100 Smart Performance Review Questions To Ask Part Two

Apr 1, 2022 | 0 comments

When it comes to performance reviews, employees often breathe a sigh of relief when the painful discussion is all over. If that’s you, then you are not alone. Research from Gartner shows 59 percent of workers think appraisals have no impact on their performance. It’s even been reported that one in five workers would rather phone in sick than attend a performance review. But it doesn’t have to be like that. The secret to successful performance reviews is asking the right performance review questions.

Appraisals are an opportunity to have an in-depth discussion about your performance. You can also talk about your career ambitions and professional development needs. At the end of the process, you should have a clear roadmap of where you are heading and how to get there. And you could even end up with a promotion or a pay rise.

Last week we shared 65 performance review questions every manager should ask. And because appraisals are a two-way process, this week we focus on questions for employees. No matter your position, these questions will be helpful to employees at every level.

The questions are broken down into two sections. First are those questions you need to ask yourself to prepare for the performance review. The second section identifies questions to ask during the review itself so that you get the best outcome.

What Happens In A Performance Appraisal?

In some companies, performance reviews happen annually. And in others, they are more frequent, taking place twice a year or quarterly.

Performance reviews are one-on-one discussions between you and your manager. During the meeting, your boss will share their views on your strengths, accomplishments at work, and any areas for improvement. There are opportunities for you to discuss any concerns or issues affecting your work. And you can also have a conversation about training and development.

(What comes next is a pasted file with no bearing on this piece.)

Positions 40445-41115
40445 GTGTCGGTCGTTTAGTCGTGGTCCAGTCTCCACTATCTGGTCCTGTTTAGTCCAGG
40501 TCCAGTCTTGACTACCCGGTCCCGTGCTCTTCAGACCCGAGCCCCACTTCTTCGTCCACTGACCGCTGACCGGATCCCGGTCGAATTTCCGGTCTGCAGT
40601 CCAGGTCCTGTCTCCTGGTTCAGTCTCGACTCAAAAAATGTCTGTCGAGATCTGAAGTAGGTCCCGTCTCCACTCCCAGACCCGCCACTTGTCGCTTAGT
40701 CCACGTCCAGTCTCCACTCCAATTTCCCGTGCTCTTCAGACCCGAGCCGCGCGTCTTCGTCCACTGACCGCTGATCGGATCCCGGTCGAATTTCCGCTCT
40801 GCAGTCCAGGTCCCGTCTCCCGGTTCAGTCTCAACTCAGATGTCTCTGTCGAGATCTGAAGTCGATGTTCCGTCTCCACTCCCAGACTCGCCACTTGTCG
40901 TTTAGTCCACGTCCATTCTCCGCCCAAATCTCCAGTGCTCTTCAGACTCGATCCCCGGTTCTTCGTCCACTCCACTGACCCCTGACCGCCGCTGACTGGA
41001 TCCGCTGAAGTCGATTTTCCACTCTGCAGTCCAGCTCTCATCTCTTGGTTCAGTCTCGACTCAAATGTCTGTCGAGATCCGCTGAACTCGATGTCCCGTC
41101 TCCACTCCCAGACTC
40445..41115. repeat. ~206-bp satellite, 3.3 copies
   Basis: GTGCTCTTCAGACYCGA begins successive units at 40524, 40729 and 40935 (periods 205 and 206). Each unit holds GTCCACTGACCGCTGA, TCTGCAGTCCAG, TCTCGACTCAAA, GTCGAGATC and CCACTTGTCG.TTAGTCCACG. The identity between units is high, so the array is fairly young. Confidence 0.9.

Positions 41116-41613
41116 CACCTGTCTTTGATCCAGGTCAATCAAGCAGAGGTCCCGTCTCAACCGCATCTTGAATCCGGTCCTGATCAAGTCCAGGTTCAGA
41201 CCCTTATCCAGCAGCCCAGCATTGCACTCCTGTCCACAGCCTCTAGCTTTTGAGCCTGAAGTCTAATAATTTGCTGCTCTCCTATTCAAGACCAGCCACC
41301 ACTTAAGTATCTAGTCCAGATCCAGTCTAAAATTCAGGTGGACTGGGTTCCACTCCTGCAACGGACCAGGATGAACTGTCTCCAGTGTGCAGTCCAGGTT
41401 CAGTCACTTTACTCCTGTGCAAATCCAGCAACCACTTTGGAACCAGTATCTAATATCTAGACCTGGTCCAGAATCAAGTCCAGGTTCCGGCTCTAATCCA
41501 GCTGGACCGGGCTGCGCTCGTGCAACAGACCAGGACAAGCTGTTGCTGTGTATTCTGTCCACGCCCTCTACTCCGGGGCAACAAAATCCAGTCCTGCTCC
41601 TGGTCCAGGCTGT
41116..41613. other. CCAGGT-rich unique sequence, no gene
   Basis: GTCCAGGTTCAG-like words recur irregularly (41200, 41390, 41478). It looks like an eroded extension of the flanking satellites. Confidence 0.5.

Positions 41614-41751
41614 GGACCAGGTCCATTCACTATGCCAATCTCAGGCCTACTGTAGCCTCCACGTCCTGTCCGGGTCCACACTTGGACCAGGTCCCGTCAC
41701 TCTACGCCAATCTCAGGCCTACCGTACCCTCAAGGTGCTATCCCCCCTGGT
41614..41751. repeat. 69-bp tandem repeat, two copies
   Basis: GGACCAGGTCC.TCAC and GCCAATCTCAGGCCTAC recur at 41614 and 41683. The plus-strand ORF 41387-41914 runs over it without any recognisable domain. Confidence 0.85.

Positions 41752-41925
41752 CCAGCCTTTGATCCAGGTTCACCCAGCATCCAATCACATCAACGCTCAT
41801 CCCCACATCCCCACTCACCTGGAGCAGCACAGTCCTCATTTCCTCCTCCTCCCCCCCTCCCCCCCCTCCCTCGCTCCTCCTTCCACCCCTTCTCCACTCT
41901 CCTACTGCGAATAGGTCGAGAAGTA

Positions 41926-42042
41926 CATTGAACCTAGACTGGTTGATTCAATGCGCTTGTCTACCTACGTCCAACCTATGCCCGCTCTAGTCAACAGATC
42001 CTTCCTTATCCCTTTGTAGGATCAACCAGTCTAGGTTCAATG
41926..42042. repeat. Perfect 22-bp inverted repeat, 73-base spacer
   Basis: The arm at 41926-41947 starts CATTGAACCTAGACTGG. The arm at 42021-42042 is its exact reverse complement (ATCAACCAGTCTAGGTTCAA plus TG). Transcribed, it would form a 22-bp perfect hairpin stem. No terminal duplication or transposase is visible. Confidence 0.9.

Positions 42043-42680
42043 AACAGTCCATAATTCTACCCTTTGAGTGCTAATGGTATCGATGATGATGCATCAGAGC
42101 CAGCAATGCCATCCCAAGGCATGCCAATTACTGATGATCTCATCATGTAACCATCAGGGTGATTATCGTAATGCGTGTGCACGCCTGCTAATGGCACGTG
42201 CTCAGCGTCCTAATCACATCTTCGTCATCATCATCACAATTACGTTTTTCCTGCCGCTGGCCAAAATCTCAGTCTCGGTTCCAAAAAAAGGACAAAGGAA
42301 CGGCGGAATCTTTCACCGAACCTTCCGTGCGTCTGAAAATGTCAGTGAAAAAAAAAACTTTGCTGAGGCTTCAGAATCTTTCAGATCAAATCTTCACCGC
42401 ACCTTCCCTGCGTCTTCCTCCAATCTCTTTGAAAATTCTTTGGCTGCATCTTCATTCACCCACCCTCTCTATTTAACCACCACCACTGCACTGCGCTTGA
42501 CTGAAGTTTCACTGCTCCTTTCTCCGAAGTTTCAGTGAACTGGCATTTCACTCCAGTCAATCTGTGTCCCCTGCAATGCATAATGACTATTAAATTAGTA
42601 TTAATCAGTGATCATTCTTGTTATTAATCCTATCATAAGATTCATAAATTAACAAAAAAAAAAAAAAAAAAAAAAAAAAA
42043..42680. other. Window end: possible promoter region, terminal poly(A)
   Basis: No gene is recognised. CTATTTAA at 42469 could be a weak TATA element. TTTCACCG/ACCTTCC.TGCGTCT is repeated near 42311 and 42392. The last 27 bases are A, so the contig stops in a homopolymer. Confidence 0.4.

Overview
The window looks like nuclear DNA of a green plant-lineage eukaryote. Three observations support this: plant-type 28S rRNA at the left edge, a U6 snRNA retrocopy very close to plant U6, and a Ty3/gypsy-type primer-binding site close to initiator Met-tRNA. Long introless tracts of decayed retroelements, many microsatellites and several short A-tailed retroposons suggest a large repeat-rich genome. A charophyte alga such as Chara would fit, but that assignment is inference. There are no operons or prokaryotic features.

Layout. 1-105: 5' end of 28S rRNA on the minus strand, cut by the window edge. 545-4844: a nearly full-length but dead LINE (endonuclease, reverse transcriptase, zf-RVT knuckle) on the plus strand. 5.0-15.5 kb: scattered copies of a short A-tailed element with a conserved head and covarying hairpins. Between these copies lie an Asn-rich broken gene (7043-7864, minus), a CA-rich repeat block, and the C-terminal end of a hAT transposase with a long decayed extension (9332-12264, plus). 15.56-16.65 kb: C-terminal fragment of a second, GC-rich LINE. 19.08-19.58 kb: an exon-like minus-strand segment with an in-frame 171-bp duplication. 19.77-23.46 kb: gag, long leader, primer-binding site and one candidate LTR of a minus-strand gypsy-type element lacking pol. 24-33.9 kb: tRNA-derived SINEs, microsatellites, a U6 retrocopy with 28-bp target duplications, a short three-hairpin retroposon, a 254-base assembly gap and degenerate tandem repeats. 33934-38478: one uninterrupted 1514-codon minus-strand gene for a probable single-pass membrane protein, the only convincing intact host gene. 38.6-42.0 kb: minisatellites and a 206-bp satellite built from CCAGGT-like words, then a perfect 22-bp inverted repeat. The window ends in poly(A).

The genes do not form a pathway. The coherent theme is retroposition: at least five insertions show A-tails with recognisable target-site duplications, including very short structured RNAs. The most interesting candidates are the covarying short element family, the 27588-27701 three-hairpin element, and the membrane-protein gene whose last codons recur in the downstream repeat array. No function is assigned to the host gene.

At the end of the review, your manager will share a record of the discussions, including personal goals and targets.

Your performance review should be a positive experience. It’s an opportunity to learn and develop. However, don’t just sit there and listen to the feedback from your manager. You will get much more out of the process if you take part in a constructive dialogue with your boss. For example, why not seize the initiative and do your own research into professional development opportunities? Perhaps there is an online course available to develop your technical skills. Your boss will be impressed that you have used your initiative and will find it harder to refuse.

Preparation is key to getting the best possible outcome. The following selection of performance review questions to ask yourself will help you prepare.

Questions To Ask Yourself In Preparation For Performance Appraisals

The boss will focus on your strengths, weaknesses, and areas to work on. Use these questions for some honest self-reflection to get in the right mindset.

  1. What successes at work am I most proud of?
  2. How well did I meet my goals and targets this year?
  3. What goals have I fallen short on, and why?
  4. In what areas has my performance been the strongest?
  5. What parts of the job do I enjoy the most?
  6. What aspects of my work are the least enjoyable, and why?
  7. With the benefit of hindsight, are there any things I would do differently, and why?
  8. What skills do I have that make me efficient and effective in my current role?
  9. What three areas would I like to develop my skills in over the next year?
  10. What do I want my next position in the company to be?
  11. What skills and knowledge do I need to develop to get there?
  12. What is the company value that I lived up to the most? What examples can I give to demonstrate how?
  13. What are my short and long-term career goals?